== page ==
I greatly enjoyed both 2014’s Tyranny and 2016’s split with Calm Hatchery, so I’m pleased to be able to catch up with Lago for their newest album Sea of Duress. Continue reading “Lago – Sea of Duress (Review)”
This is technical death metal that’s relatively low key in how it shows off, choosing the usually superior route of concentrating on the actual songs themselves rather than ostentatious showmanship. A wise choice. Continue reading “Eternal Rest – A Death in the Darkness (Review)”
This is a modern brand of extremity, one that mixes elements of modern, melodic, technical death metal, and deathcore together into a sci-fi themed 24 minutes. Continue reading “Blood of the Prophets – The Stars of the Sky Hid from Me (Review)”
Origin play technical/brutal death metal that’s ultra-controlled, while also somehow seemingly a pure explosion of chaos and frenzy. Continue reading “Origin – Unparalleled Universe (Review)”
Here we have a 30 minute feast of underground, ugly brutality inspired by the classic USDM sound. This is for fans of Suffocation, Deeds of Flesh, Dying Fetus, Origin and the like. Grausig pay homage to their heroes across this relatively short album by playing their death metal as brutally as they can. Continue reading “Grausig – Di Belakang Garis Musuh (Review)”
This is 34 minutes of modern death metal that effectively combines speed and groove.
Cannibal Corpse-esque riffs mix with elements of deathcore and bands like The Kennedy Veil and Origin, as well as sprinklings of thrash metal here and there. The resultant music sounds like none of the above bands too much, although you can hear where their influences come from. That the band can clearly acknowledge Continue reading “Omnicide – Constants and Variables (Review)”
With an album cover that screams 80s death metal, possibly with a bit of thrash mixed in, Epidemia actually reveal themselves to be much more of a brutal 90s proposition. Leprocomio is raw, ugly and mercilessly aggressive.
The songs on this 35 minute excursion into the torturelands are savage and give the listener a right old battering. When they’re not ploughing ahead at full speed, they have a rhythmic brutality that recall Continue reading “Epidemia – Leprocomio (Review)”
Making a strong opening statement of intent with their album cover, Carnivorous Voracity proceed to deliver almost exactly what you might expect over these 36 minutes.
It’s very hard for me to dislike Death Metal like this. It’s savage and nasty, but with enough songwriting savvy to make sure that the music doesn’t become too one-dimensional. This is an important point, as a lot of bands of this ilk are essentially one-trick ponies, no matter how enjoyable.
With The impious Doctrine the band have ensured that there are enough elements of a few different types of ugly brutality included to keep things fresh and interesting. Brutal Death Metal forms the core of the release, but there’s sprinklings of Classic, Modern, Slam and Technical Death Metal thrown into the blender. It all makes for a very satisfying album.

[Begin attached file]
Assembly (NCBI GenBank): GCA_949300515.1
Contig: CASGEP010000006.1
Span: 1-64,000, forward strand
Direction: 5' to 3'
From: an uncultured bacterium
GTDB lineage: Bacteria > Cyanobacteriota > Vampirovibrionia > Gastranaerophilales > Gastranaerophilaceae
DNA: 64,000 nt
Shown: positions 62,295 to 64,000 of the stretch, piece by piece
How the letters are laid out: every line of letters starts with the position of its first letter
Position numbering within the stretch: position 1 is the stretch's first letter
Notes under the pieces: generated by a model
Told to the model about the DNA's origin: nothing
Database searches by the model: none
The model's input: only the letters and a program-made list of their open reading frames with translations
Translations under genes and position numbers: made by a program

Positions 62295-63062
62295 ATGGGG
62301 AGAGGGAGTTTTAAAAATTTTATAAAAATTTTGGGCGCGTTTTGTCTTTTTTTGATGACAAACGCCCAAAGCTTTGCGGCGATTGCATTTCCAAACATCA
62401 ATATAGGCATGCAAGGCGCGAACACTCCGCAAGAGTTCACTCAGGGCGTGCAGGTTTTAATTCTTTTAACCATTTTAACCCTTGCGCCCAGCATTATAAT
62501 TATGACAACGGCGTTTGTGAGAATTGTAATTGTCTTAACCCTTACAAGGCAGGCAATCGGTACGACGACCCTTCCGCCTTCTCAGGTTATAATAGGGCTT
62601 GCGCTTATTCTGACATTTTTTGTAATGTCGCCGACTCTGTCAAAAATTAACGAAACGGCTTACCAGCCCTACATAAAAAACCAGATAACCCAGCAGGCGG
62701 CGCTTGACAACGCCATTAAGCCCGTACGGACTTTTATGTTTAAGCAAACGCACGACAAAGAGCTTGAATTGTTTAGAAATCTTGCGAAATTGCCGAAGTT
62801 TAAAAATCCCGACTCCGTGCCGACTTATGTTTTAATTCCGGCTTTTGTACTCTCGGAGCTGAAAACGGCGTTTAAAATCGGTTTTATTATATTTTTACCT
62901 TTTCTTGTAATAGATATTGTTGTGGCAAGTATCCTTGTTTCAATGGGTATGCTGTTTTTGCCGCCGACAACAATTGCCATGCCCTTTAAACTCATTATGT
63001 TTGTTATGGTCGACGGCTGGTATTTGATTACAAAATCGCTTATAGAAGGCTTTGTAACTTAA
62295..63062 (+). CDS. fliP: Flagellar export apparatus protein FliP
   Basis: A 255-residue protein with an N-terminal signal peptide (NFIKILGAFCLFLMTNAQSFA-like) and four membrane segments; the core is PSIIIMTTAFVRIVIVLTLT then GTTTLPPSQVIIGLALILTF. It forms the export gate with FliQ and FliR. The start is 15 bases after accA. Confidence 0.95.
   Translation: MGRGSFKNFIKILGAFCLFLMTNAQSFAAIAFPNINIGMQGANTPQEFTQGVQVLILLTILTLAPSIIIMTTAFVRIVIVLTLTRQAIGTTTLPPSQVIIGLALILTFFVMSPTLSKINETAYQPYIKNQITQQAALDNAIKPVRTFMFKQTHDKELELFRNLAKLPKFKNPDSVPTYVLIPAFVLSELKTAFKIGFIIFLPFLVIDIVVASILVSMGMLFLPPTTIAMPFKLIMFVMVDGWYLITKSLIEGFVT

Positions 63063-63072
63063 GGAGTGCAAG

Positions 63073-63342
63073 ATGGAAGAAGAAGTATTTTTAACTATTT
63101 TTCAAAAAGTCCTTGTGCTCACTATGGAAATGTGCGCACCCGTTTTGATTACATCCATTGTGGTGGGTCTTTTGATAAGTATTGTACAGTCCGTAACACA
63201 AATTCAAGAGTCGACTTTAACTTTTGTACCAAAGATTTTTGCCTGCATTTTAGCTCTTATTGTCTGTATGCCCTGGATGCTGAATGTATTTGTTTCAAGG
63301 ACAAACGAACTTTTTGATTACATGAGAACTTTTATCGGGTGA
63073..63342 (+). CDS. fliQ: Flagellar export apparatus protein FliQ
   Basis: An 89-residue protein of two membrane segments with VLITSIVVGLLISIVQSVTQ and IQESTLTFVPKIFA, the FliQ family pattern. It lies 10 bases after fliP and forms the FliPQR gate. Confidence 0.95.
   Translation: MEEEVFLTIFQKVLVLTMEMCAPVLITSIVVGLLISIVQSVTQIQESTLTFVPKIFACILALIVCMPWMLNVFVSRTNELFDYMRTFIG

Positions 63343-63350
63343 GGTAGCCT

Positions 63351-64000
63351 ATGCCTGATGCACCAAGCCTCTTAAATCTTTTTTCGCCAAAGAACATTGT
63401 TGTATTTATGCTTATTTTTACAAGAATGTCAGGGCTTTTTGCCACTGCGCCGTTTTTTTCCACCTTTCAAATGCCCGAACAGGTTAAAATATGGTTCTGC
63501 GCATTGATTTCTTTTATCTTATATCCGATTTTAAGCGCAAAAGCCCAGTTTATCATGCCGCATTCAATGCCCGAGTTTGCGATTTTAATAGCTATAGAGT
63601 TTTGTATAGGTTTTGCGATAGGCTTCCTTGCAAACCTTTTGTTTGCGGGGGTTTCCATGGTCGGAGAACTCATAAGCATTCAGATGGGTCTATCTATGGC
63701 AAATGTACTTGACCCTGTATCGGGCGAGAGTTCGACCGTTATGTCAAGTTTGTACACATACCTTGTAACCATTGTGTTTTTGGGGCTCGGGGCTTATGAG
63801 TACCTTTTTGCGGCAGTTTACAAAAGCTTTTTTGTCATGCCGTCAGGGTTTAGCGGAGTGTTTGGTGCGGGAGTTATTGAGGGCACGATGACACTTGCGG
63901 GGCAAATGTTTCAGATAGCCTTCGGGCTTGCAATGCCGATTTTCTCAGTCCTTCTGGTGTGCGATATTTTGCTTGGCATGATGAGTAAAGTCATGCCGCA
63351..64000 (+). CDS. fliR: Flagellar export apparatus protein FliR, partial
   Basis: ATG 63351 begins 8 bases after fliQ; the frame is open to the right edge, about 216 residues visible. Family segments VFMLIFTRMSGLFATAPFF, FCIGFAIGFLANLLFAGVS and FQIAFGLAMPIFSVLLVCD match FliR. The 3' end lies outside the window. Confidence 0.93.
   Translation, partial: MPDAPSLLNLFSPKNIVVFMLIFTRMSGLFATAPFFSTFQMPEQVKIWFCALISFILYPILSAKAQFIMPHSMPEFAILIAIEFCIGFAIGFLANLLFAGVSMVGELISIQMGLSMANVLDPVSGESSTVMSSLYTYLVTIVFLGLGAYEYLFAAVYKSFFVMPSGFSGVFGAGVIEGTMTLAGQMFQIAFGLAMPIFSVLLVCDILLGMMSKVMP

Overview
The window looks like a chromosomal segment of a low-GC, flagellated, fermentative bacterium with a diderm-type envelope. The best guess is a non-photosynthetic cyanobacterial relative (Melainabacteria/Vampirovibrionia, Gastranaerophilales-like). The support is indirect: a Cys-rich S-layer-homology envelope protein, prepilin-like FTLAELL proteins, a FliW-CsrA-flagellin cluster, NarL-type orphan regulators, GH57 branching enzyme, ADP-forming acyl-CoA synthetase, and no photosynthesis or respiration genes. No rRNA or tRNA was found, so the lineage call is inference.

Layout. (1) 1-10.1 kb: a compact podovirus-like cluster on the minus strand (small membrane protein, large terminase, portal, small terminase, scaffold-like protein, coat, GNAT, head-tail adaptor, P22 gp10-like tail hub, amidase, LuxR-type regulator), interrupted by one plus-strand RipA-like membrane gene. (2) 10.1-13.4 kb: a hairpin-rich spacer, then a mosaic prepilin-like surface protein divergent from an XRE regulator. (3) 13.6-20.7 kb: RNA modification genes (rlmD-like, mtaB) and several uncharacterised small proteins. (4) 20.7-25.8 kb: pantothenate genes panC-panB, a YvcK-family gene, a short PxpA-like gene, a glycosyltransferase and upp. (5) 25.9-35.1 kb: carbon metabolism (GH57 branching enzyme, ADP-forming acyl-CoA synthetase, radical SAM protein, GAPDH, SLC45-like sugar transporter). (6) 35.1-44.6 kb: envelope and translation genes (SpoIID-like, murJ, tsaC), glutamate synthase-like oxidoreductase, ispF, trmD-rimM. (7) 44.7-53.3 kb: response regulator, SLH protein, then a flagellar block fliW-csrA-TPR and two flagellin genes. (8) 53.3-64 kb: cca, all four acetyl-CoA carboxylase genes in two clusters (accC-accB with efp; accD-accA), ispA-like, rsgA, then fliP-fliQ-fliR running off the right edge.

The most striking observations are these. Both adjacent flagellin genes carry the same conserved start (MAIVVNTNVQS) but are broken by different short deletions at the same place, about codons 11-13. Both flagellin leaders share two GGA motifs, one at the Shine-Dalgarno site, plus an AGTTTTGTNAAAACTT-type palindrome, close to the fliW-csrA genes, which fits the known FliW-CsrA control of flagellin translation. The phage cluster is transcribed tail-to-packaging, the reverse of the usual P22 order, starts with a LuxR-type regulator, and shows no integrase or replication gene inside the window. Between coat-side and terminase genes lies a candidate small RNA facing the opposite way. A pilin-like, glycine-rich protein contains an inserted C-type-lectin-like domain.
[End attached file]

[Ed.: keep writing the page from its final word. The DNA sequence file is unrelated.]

The songs hit the mark, they really do. Although not a band who are primarily about hooks and catchiness, there’s a surprising amount of good hooks on here regardless, and overall this is a very strong album.
The recording is solid and everything sounds slick and professional. The blasting drums and face-smashing riffs are in-your-face, tight and focused.
The vocalist veers between lethal growls and ugly pigsqueals; being very proficient in both he never puts a foot wrong in his delivery.
Yes, this is a very, very nice release. TIME FOR FULL VOLUME CARNAGE!
No crappy intro and no messing around; the band launch straight into a blastbeat. This is Brutal Death Metal that is played fast and loud with plenty of double bass and twisting, crunching guitars.
Slower, more melodic sections and solos make appearances also and add spice to the flavour of the album.
There are elements of bands like Origin and Misery Index mixed with bits of bands like Cannibal Corpse and Severe Torture. It’s loud, substantial and uncompromising.
Hate Division are a funny band in a way, as this is a surprisingly subtle album. It’s all relative of course as we’re still talking about Brutal Death Metal here, but what I mean is this; the album grows on you over time and the band may be heavy, angry and in your face but they’re not flashy or gimmicky; they’re content to let the music do its stuff.
This is the kind of album that upon first listen it’s like, “yeah it’s good”, but then without even realising it you’re playing it again. And again. And again. Before you know it you have a much more intimate relationship with it than you were expecting. The band don’t take no for an answer.
So give this a listen and let the blastbeats and the riffs explode over you. It’s time to join the Hate Division.
Oh but this is a quality blast. Reptilian Agenda is interesting and inventive Death Metal, with all kinds of rhythms and creative moments. The songs are alive with reptilian malice and slithering slime.
The band have plenty of technique and their delivery is flawless. It’s instantly apparent that this is not run-of-the-mill Death Metal and as the album progresses this is confirmed in every song. Like Origin and Cephalic Carnage trading blows; riffs chop and change, twist and turn, only to be devoured by some sudden flare up of technicality and then vomited back up in a hail of brutality. The songs just kill everything in sight.
The vocals are uncompromising growls that also have a wet, fleshy feel to them. The verbalisations of a warm, (reptilian), corpse?
The sound does the music justice and the drums in particular sound immense and provide the glue that holds everything together, even though they appear to be inhabiting a different world to the hugely impressive guitars sometimes, it all holds together.
31 minutes of interesting and spirited brutal music. What are you waiting for?